In mid-June 2021, United States (US) President Joe Biden is due to visit Europe for his first overseas trip since taking office in January. He will attend the Group of Seven (G7) summit from 11 to 13 June in Cornwall (United Kingdom), a NATO leaders’ summit in Brussels on 14 June, followed by an EU-US summit on 15 June, and, on 16 June, a summit in Geneva (Switzerland) with Russian President Vladimir Putin.
President Biden’s arrival in Europe will mark almost five months in office, providing an opportunity to take stock of his foreign policy record thus far. As the Democratic candidate in the November 2020 US presidential election, Biden promised that if elected he would pursue a ‘foreign policy for the middle class’. He argued that strengthening the majority of citizens’ financial security, investing in US industrial capacity, and countering destabilising inequities at home, would allow a more socially and economically cohesive US to compete with and confront rivals on the world stage. He also argued that his administration’s most pressing domestic challenges – including overcoming the coronavirus pandemic, and adapting to and mitigating the impact of climate change on the US – would require international cooperation.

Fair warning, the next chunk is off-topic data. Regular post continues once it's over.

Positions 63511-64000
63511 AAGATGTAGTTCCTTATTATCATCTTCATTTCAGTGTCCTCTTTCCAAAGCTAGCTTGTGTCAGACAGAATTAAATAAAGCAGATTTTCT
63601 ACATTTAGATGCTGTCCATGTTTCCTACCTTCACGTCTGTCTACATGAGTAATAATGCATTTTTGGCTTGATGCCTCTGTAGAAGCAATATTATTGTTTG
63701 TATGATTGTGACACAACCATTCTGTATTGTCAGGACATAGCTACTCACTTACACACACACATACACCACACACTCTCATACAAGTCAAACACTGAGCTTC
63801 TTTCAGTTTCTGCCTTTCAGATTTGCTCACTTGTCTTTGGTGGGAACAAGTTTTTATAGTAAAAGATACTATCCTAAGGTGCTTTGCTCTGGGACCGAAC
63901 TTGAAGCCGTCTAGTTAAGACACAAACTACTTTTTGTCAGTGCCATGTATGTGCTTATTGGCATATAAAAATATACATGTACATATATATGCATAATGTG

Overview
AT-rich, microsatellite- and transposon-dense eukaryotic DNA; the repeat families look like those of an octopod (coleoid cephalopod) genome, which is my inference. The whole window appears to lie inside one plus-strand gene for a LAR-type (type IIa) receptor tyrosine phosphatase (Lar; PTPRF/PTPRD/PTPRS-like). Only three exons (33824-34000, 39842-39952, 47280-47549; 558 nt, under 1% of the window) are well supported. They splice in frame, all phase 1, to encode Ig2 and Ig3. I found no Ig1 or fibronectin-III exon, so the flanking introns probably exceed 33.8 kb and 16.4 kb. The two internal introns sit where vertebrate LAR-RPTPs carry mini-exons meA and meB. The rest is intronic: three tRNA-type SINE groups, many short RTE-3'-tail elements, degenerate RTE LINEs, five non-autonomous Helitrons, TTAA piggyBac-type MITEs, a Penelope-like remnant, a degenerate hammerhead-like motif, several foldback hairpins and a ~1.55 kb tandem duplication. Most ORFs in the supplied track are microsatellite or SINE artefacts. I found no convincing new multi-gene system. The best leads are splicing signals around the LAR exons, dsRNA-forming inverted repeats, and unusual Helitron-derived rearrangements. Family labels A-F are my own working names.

The Biden Administration’s policy papers, positions and statements identify two broad priorities that guide its foreign policy: first, ‘building back better’ on a global scale, in pursuit of the same imperative at home. Second, working with allies to counter the threats to US interests posed by authoritarian rivals such as China and Russia, while working tactically with those same rivals where theirs and US interests overlap. Biden’s early foreign policy moves have fulfilled promises to reverse Trump Administration policies in key areas, such as by re-entering the Paris Agreement, re-affirming the importance of the transatlantic partnership and other traditional alliances, and engaging diplomatically with rivals. However, elements of the previous administration’s policies remain, in particular some of its trade policy priorities.
Source : © European Union, 2021 – EP